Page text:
"Today, Nepali music is a Rs 150 million industry." this newspaper reported) in its story on how Nepali music has come of age ("This years' hits", #131). How did this newspaper so confidently come up with that figure? What is its source? Intrigued, I called up Music Nepal, and its marketing manager admitted that his firm has no reliable figures for the whole industry. Additional calls to the owners of well-known music production houses and music-stores in town yielded no corroborating information. When asked who would be likely to know the information, almost all told me to ask Music Nepal.
In light of this, what is one to make of statements such as "Nepali music is a Rs 150 million industry"? Is it low? Is it high? Or is it as good as anybody's guess? Whatever it is, one thing is clear: from now on, this printed number, whose origin is dubious in the first place, is likely to become some sort of a benchmark for any future data related to Nepali music. Next year, add the obligatory 10 percent growth and, presto, the music industry will be worth about Rs 165 million! And so it goes, the game of transforming speculative guesses into sober-sounding facts.
I use this example not to take this newspaper to task (though, in fairness to its readers, the paper should lay out the sources of the numbers it cites), but to point out that whenever there is a need for numbers related to the Nepali business sector, there seems to be this flippant tendency to fling numbers apparently out of thin air. In this case, it's one thing to say, for instance, that the Nepali music industry, though bursting with talent, is a fragmented one, and that its market estimates, depending on who you ask, are various. It's another to rush to attach numbers when guesses and unknowns loom large.
Even when numbers are available, they do not add up to new insight. Example: Nepal Tourism Board's (NTB) annual "up-and-down" data that track visitor arrivals by air. Even when you know that the total number of visitors stood at 215,922 in 2002, you still don't know what it means in terms of the absorbent capacity of Nepal's tourism industry. How high or low is that number, when pressed against-not last year's data, as NTB is fond of doing-a benchmark that measures the full capacity of the industry in any month? Hotels at least talk about occupancy rates to show the use or under use of rooms at their disposal. NTB's data only gives numbers without giving us any indication as to how those numbers reflect Nepal's use or under-use of available tourism capacity-an idea that should drive any tourism-related debate in the country.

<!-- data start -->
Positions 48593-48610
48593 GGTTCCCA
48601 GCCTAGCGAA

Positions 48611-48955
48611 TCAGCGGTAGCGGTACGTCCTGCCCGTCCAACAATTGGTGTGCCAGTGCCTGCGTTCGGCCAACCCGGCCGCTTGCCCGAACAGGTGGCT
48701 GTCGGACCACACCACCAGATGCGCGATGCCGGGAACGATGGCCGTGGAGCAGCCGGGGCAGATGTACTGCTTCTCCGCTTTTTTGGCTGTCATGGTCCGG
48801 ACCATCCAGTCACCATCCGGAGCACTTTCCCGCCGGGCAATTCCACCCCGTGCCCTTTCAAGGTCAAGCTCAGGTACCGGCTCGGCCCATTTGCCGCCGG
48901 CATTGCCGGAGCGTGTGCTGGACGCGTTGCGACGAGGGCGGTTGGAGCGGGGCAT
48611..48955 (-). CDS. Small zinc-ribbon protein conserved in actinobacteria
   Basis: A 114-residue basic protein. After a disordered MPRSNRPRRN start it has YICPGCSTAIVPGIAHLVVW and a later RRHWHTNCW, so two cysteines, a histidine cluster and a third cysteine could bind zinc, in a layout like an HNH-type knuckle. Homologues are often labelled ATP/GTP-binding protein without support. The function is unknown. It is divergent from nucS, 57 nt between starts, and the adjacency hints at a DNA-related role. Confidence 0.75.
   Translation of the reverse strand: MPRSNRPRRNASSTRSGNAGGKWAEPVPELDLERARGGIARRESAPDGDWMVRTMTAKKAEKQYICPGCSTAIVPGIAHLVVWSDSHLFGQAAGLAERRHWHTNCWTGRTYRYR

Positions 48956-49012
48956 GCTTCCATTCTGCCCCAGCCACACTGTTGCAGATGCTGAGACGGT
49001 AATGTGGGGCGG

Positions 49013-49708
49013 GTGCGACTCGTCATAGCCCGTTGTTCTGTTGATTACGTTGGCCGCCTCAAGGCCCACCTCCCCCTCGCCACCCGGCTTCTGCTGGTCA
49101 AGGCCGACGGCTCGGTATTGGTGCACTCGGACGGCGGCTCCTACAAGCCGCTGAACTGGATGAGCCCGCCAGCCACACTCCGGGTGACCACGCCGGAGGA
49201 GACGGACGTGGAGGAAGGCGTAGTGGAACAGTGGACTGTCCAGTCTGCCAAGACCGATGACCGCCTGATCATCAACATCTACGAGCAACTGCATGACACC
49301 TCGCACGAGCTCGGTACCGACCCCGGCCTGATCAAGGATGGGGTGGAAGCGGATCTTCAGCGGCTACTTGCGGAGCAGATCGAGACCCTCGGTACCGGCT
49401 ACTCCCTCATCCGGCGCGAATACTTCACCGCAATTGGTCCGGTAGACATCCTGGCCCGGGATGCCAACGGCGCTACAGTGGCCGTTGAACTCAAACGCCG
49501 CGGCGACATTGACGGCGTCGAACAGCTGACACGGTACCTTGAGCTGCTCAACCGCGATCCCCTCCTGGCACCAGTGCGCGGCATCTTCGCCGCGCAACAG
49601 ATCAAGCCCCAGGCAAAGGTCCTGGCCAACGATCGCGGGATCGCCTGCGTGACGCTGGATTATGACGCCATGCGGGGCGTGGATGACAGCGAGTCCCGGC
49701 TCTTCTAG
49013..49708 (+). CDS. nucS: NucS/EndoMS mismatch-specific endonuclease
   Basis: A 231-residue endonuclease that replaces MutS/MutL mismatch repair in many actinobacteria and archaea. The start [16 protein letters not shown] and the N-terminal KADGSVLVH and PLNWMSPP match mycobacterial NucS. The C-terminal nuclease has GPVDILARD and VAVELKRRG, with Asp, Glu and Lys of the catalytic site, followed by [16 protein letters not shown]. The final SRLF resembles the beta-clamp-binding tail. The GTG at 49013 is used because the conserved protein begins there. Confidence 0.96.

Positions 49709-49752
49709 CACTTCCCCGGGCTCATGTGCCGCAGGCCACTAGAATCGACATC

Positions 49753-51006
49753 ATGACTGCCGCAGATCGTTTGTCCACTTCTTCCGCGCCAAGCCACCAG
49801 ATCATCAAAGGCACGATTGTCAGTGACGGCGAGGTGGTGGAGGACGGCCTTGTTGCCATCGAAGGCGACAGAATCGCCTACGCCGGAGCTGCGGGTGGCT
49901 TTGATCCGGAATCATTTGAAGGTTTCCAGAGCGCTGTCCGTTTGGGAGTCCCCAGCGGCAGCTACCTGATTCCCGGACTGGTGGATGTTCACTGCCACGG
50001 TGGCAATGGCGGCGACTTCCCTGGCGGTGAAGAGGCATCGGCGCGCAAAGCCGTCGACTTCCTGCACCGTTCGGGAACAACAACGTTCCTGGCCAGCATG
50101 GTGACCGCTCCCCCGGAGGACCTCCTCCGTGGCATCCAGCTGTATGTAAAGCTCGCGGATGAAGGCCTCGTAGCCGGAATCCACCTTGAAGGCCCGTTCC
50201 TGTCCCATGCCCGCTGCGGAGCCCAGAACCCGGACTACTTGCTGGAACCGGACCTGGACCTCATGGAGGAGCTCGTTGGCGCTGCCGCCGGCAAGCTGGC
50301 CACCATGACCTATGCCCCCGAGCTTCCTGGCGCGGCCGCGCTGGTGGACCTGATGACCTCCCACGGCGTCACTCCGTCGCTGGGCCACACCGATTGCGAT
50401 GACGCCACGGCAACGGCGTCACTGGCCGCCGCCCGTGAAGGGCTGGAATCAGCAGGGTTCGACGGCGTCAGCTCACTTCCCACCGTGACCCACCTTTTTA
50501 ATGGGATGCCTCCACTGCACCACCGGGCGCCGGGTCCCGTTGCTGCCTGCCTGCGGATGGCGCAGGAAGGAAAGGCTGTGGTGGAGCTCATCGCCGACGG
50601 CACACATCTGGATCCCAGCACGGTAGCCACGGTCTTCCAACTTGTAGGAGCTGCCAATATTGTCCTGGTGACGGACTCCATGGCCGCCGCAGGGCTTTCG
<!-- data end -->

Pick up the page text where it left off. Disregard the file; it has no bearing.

The only reliable figures in Nepali business come from those institutions that require, by law, firms to submit data before they clear up regulatory hurdles to proceed with their businesses. One knows, for instance, that Nepal exported 16,93,196 sq m of carpet worth more than $80 million to various countries in 2001-2002. This information is available because the sector that exports carpet is relatively much more organised, and its members go through the Carpet and Wool Development Board, which collects the information, to obtain necessary permissions.
Why should we care whether numbers are truthful or not? To be sure, numbers by themselves do not mean much. But in these days when talks of knowledge economy, unregulated markets and competitive firms reign supreme, numbers, as bandied about by everyone, have all the more power to represent or misrepresent Nepali business scenarios. As such, in Nepal, for any business-related discussion and debate, we the consumers of numbers, would do ourselves a service when we start by not taking numbers at face value but by asking where the numbers come from and what they mean and represent. And that brings us back to asking this question again: just how big is the Nepali music industry in terms of the revenue it generates? Any takers?
(Ashutosh Tiwari begins this fortnightly column, which will alternate with Artha Beed's "Economic Sense" in this space. Tiwari can be reached at firstname.lastname@example.org)